The appropriate triage of acutely injured patients within a trauma system is associated with improved rates of mortality and optimal resource utilization. The American College of Surgeons Committee on Trauma (ACS-COT) put forward six minimum criteria (ACS-6) for full trauma team activation (TTA). We hypothesized that ACS-COT–verified trauma center compliance with these criteria is associated with low undertriage rates and improved overall mortality.
Data from a state-wide collaborative quality initiative was used. We used data collected from 2014 through 2016 at 29 ACS verified Level I and II trauma centers. Inclusion criteria are: adult patients (≥16 years) and Injury Severity Score of 5 or less. Quantitative data existed to analyze four of the ACS-6 criteria (emergency department systolic blood pressure ≤ 90 mm Hg, respiratory compromise/intubation, central gunshot wound, and Glasgow Coma Scale score < 9). Patients were considered to be undertriaged if they had major trauma (Injury Severity Score > 15) and did not receive a full TTA.
51,792 patients were included in the study. Compliance with ACS-6 minimum criteria for full TTA varied from 51% to 82%. The presence of any ACS-6 criteria was associated with a high intervention rate and significant risk of mortality (odds ratio, 16.7; 95% confidence interval, 15.2–18.3; p < 0.001). Of the 1,004 deaths that were not a full activation, 433 (43%) were classified as undertriaged, and 301 (30%) had at least one ACS-6 criterion present. Undertriaged patients with any ACS-6 criteria were more likely to die than those who were not undertriaged (30% vs. 21%, p = 0.001). Glasgow Coma Scale score less than 9 and need for emergent intubation were the ACS-6 criteria most frequently associated with undertriage mortality.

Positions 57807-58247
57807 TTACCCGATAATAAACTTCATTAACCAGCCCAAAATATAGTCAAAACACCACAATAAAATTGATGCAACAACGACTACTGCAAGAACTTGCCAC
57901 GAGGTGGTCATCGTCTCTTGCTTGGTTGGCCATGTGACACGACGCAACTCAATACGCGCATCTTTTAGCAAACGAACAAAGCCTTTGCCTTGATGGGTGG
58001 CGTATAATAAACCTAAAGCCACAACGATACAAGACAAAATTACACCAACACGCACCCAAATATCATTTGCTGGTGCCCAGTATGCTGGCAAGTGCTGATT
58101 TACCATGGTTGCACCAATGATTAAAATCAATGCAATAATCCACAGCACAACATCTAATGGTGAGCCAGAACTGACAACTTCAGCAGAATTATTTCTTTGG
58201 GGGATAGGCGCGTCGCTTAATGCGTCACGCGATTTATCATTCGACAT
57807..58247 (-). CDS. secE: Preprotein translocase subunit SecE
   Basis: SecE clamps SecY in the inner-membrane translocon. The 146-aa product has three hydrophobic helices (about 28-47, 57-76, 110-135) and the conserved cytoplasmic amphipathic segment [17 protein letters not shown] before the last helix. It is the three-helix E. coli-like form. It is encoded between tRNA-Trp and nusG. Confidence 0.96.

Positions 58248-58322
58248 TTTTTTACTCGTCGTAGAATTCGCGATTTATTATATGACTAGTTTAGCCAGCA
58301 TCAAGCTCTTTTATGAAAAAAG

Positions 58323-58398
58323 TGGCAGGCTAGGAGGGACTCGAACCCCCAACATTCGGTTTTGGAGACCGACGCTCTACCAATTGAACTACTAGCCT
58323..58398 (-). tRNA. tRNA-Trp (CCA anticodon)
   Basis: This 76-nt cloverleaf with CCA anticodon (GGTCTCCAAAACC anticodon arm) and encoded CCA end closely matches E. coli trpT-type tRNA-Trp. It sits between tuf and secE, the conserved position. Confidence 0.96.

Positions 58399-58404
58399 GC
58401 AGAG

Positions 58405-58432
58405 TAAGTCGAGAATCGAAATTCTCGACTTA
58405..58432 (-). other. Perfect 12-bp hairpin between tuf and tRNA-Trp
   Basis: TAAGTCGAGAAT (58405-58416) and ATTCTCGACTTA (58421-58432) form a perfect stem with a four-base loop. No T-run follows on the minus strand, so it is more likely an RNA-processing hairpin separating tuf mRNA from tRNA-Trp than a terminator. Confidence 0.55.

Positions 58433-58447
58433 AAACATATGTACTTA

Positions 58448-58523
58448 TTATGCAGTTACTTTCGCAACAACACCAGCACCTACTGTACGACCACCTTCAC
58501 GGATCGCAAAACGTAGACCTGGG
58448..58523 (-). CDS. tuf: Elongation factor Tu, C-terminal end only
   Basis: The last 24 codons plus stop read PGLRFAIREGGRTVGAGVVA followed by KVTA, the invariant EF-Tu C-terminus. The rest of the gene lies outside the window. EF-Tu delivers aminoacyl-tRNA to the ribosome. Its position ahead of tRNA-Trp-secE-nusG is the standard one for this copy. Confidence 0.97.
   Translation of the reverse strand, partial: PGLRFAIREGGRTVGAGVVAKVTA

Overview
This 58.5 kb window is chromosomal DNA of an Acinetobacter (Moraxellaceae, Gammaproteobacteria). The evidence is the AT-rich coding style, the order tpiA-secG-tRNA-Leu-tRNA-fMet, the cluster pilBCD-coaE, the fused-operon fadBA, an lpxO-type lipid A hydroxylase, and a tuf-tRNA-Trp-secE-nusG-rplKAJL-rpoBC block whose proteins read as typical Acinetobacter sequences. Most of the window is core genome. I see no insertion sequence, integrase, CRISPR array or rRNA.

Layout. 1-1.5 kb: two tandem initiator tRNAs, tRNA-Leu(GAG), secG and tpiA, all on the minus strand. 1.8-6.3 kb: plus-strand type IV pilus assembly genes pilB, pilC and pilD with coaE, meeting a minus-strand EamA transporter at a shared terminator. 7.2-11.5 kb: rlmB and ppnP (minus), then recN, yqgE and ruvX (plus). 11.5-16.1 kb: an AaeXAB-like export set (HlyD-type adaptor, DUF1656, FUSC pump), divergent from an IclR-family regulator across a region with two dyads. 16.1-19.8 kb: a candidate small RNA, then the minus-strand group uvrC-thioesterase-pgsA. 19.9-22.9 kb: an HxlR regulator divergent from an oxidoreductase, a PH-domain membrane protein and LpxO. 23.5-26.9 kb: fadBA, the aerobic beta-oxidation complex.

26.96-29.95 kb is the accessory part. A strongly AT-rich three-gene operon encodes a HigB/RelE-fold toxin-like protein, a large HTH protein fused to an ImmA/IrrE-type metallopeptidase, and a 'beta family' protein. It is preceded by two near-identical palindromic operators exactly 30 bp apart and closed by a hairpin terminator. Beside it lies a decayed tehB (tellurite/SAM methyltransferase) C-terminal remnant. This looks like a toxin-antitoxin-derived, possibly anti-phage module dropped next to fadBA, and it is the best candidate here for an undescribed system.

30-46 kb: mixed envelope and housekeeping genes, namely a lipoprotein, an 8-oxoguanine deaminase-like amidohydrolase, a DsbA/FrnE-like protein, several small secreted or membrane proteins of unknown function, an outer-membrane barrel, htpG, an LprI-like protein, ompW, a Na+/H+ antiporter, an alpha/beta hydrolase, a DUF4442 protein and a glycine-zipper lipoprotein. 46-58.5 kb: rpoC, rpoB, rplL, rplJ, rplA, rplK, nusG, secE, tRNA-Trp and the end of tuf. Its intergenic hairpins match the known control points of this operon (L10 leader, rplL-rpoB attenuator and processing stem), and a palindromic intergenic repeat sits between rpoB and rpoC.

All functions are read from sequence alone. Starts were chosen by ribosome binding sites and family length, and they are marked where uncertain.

Compliance with ACS-COT minimum criteria for full TTA remains suboptimal and undertriage is associated with increased mortality. These data suggest that the most efficient quality improvement measure around triage should be ensuring compliance with the ACS-6 criteria. This study suggests that practice pattern modification to more strictly adhere to the minimum ACS-COT criteria for full TTA will save lives.
Care management, level III.
Fom the Department of Surgery (C.J.T.), University of Minnesota, Minneapolis, Minnesota; Department of Surgery (W.E.V.K.), Mercy Health, Grand Rapids, Michigan; Department of Surgery (J.N.M., M.J.D., M.R.H.), University of Michigan, Ann Arbor, Michigan.
Submitted: August 31, 2017, Revised: November 3, 2017, Accepted: November 9, 2017, Published online: November 21, 2017.
This study was presented at the 76th annual meeting of American Association for the Surgery of Trauma Meeting, September 14–17, 2017, in Baltimore, Maryland.
Address for reprints: Christopher J. Tignanelli, MD, University of Minnesota, 420 Delaware St SE, MMC 195, Minneapolis, MN 55455; email: firstname.lastname@example.org.